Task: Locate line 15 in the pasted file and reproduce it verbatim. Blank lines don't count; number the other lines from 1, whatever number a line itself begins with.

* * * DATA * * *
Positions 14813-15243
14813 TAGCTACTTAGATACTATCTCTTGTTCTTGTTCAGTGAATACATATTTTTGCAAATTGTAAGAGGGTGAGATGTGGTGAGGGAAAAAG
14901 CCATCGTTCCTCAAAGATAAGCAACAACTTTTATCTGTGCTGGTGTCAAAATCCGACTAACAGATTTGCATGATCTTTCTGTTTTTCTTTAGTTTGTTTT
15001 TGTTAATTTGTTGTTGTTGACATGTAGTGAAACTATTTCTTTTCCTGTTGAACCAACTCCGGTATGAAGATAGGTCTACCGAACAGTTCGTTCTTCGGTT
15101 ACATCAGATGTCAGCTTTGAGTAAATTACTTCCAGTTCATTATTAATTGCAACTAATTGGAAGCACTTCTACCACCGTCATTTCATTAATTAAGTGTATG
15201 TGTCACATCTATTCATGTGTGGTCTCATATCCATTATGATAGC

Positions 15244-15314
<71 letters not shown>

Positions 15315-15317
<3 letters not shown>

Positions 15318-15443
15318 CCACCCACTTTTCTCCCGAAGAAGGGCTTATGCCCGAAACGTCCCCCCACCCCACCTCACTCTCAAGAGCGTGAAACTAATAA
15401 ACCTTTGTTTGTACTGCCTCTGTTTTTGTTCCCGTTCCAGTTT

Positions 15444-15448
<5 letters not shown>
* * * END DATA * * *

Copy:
<5 letters not shown>